eikones - Zentrum für die Theorie und Geschichte des Bildes
Battle Fatigue: Kiarostami and Capitalism
Prof. Joan Copjec (Brown University, Providence)
An invitation in the framework of the ongoing SNF research project «Afterimages of Revolution and War. Trauma- and Memoryscapes in the Postrevolutionary Iranian Cinema» (Seminar for Media Studies)
Hiding in Plain Sight: Shame, Hejab, Cinema
13.30 – 15.30
There is no cinema without censorship; but Iranian cinema raises to a fever pitch the questions surrounding what is and is not permitted to be shown. Based on the modesty system, the censorship rules that govern its film-making practices require not only that on-screen women be veiled (even in diegetically private spaces normally exempt from the sanctions), but also that the spectatorial gaze itself be lowered, circumscribed. Women are thus absolved of the «to-be-looked-atness» (Mulvey) by which they are defined in Hollywood-dominated cinemas of the West.
It has been claimed that this deviation from the hegemonic logic of the look produces a feminist cinema. How to square this with the critique of the modesty system made in many of the films themselves?
Modesty bears particularly on sex and sexuality, which are what must be covered up in order to protect the self from exposure. If we take seriously the psychoanalytic theory of sex, however, a number of difficulties arise, for there sex is what makes the subject opaque not only to others but also to herself. Sex, by its very nature, provides the subject a privacy that cannot be breached. How are the experiences of privacy, shame, and modesty rethought through this lens and in the films?
Reading material in preparation for the workshop: Copjec: The Object-Gaze
Battle Fatigue: Kiarostami and Capitalism
This lecture will examine Abbas Kiarostami’s film, «Taste of Cherry», winner of the 1997 Cannes film prize. The film centers on the attempt of its protagonist to commit suicide. Since suicide is strictly pro-hibited in Islam, the first question one must ask is: how is it that the film escaped censorship? The answer I give is that despair is not automatically condemned in the culture but is regarded, rather, as part of a trial of faith. It is this trial, and the internal battle it entails, on which the film focuses.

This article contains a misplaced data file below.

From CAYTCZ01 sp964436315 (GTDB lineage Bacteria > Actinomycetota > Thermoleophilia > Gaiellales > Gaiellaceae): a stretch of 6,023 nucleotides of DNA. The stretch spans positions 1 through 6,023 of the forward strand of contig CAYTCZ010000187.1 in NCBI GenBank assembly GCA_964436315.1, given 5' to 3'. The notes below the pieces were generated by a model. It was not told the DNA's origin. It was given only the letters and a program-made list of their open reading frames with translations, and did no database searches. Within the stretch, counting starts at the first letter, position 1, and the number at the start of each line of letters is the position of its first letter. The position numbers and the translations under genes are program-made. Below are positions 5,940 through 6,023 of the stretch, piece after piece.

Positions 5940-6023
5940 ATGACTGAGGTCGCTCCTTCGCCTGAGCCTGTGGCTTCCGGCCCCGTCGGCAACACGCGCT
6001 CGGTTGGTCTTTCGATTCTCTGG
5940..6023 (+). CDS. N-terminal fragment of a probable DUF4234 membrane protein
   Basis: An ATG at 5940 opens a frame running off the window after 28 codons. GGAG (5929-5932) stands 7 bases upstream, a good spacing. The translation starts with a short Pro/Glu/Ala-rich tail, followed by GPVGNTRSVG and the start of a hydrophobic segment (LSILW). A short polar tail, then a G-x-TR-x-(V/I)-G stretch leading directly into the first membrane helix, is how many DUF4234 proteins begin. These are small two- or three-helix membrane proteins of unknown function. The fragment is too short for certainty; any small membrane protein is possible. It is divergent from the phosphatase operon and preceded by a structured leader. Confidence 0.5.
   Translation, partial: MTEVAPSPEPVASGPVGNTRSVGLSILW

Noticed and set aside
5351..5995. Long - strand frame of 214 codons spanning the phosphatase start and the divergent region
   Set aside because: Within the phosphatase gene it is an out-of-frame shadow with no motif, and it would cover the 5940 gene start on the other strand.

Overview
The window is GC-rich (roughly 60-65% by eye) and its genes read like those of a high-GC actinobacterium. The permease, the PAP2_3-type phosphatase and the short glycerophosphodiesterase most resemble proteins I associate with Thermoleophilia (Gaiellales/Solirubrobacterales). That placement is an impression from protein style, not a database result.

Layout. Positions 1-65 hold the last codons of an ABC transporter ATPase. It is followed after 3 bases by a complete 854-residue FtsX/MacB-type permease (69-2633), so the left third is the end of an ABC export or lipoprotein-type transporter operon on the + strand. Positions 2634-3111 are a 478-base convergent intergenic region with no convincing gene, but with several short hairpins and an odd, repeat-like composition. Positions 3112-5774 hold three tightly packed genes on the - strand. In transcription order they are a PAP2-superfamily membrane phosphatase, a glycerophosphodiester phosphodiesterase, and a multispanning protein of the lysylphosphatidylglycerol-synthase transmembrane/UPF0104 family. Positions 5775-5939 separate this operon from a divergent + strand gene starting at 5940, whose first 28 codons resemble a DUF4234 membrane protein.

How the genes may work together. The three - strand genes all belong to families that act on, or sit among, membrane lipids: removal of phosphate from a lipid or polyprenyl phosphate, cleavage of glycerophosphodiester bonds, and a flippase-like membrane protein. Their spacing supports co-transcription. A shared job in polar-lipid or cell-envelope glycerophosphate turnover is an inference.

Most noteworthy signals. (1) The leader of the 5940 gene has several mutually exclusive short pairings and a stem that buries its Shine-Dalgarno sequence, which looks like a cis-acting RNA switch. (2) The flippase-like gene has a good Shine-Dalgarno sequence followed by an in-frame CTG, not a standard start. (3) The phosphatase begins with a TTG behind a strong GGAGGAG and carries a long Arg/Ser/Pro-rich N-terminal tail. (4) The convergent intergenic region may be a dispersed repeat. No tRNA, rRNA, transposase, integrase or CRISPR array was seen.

The desolate conditions depicted in the film are the result of a certain battle fatigue caused by the devastating Iran-Iraq war, which followed almost immediately its equally devastating Revolution, and by the capitalist manipulations of these conflicts, which prolonged them for sheer financial gain. Under such circumstances, in which one’s fate seems already to have been decided, suicide presents itself as the only option. I turn to an early text by Levinas in which he offers a remarkable theory of fatigue that is simultaneously a critique of 1) capitalism, particularly its obsession with fatigue; and 2) Heidegger’s concept of being-toward-death. Capitalism survives by promoting an idealist notion of freedom in which the subject is able to shed all encumbrances; Kiarostami and Levinas offer an alternative notion, one that does not serve at the subject’s pleasure.
Joan Copjec is Professor of Modern Culture and Media at Brown University. Before moving to Brown she was for many years Director of the Center for the Study of Psychoanalysis and Culture at the University at Buffalo. She is the author of Read My Desire: Lacan against the Historicists (MIT Press), later republished in Verso’s «Radical Thinkers» series; Imagine There’s No Woman (MIT); and of the forthcoming book, «Cloud: from Paris to Tehran.» She is also the co-founder of the Lacanian journal, Umbr(a), and a long-time former editor of October. She has edited a number of book collections, including Jacques Lacan’s Television; Shades of Noir: A Reader; Supposing the Subject; Radical Evil; Giving Ground (with Michael Sorkin), among others.
Conducted by: the Seminar for Media Studies of the University of Basel in Cooperation with eikones.
Registration for workshop and/or lecture:
Images: Filmstills from «Taste of Cherry» (Iran 1997, Abbas Kiarostami)
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